Sat Mar 23, 2013, 05:43 PM
aint_no_life_nowhere (21,925 posts)
The differences between nerds, geeks, dorks, and dweebs
I never quite understood the differences between these categories. I'm only half American and in my youth I attended some schooling in Europe where there were no special words to describe certain young people with intellectual interests (in fact everyone at school aspired to be an intellectual, or else, and there were no jocks or cheerleaders nor people with pocket protectors).
According to a consolidation of the definitions I have found online:
Geek: Someone who spends a lot of time and energy in a certain special but conventional area, like computer programming or trouble-shooting, but not necessarily computers or technology. You can apparently have chess geeks, guitar geeks, or cooking geeks. A geek is an outwardly normal person who can relate to others in general but who has taken the time to learn specific technical skills and would rather talk about their special obsession than anything else. They are generally not athletic and enjoy sedentary pursuits like video games, comic books, being on the internet, etc. They usually dress to suit their special interest, which can be flamboyant, such as wearing a tee-shirt describing their special obsession or a hat bearing a logo of their special pursuit. Geeks can be self-confident and proud of their traits.
Nerd: Someone with a great interest in academic subjects like math and science and who is socially awkward and has trouble relating to others outside of their fields of academia. Their IQ often exceeds their weight. Science fiction such as The Matrix and Star Wars or LOTR are often their cup of tea, as are hobbies like astronomy or chemistry sets. Nerds usually dress conservatively and are more interested in the mind than their outward appearance, although as both men and women they tend to be tidy, clean-cut, and hygienic. Nerds generally are self-confident in the academic setting and take pride in their intellect and band together with other nerds although their social skills outside of their academic obsession are diminished.
Dork: Someone who has special interests like a geek but whose interests and obsessions are less common and odd, such as having an oddball collection of some sort like old Three Stooges bubblegum cards or an uncommon skill like yodeling. Walking talking Star Trek encyclopedic knowledge and convention dress up obsessions can be considered dorky. They can act silly at times and not care what anyone thinks. Dorks are typically more noted for their quirky personality and tend to be loners. Hygiene can sometimes be an issue. Dorks can nonetheless be self-confident and proud of the way they are because they simply donít care what others think.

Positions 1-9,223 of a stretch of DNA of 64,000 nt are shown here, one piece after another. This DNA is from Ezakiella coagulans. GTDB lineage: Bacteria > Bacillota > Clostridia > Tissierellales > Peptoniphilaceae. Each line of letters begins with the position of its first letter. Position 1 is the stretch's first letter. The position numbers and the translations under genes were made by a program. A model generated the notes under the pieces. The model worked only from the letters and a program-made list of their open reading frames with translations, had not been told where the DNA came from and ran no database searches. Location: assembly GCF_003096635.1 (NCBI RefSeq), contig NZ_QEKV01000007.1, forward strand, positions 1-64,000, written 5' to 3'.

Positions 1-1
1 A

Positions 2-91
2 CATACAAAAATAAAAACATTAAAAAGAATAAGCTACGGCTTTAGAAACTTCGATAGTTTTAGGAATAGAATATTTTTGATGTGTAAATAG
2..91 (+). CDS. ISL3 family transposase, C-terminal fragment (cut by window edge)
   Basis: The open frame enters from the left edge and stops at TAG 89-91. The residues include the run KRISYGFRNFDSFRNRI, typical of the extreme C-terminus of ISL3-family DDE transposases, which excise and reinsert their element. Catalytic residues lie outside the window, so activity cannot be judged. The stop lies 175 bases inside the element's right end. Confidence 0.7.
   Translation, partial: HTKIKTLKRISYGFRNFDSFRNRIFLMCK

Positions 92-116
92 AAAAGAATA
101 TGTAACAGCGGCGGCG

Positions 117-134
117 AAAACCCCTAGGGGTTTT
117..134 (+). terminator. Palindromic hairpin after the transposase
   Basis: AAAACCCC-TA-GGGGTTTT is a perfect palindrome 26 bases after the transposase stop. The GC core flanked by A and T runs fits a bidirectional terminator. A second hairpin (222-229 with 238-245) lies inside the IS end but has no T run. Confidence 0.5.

Dweeb: A person who tends to be regarded as physically wimpish, intellectually challenged, and socially awkward, with little self-confidence. Dweebs tend to be obsessed with unusual pursuits like dorks (tap dancing or ant farms) but are lacking in skill, knowledge, or ability. Dweebs tend to be loners like dorks but understand their shortcomings and lack pride. Hygiene can also be an issue.
The Venn diagram I believe is contrary to the commonly accepted categories I have seen on the Internet to the extent that it has dorks and dweebs reversed as far as intelligence is concerned. From what Iíve read, dweebs are dumber than dorks, although I don't suppose all the definitions I've seen are set in stone.
As mentioned, I never encountered these categories in foreign cultures and I find it fascinating that they exist. Iím not saying I like these categories and I donít use these terms to describe any people I know, as I think they might be used in some cases as a put down, although some people apparently refer to their own behavior or that of friends as ďgeeking outĒ or ďnerdyĒ as a sign of its cuteness. I just find it odd that I didnít find these categories in other cultures Iíve experienced. I think a lot of people might share traits of all four categories. I know my obsession with violin and guitar when I was a kid probably was geeky and affected my social interactions and personally I think Iím probably more nerd than anything else, although I have had some strange obsessions that might bring me into the dork category, especially like spelunking when I was a kid.
9 replies, 43115 views
Always highlight: 10 newest replies | Replies posted after I mark a forum
Replies to this discussion thread
The differences between nerds, geeks, dorks, and dweebs (Original post)
|Duer 157099||Mar 2013||#3|
|Ron Obvious||Mar 2013||#5|
|Name removed||Nov 2015||#9|
Response to aint_no_life_nowhere (Original post)
Sat Mar 23, 2013, 09:46 PM
Ron Obvious (3,815 posts)
I grew up in Europe too, and I've made the same observations you have. Furthermore, it seems that American nerds and geeks are far more socially inept and loathed than they are elsewhere, probably because of the anti-intellectualism of American culture and because 'popularity' is so important in school here. Nerds get treated like lepers and are even more socially inept here because of it is my theory.
Self-described nerd and geek here. My (American) wife says "thank God you at least don't look like one".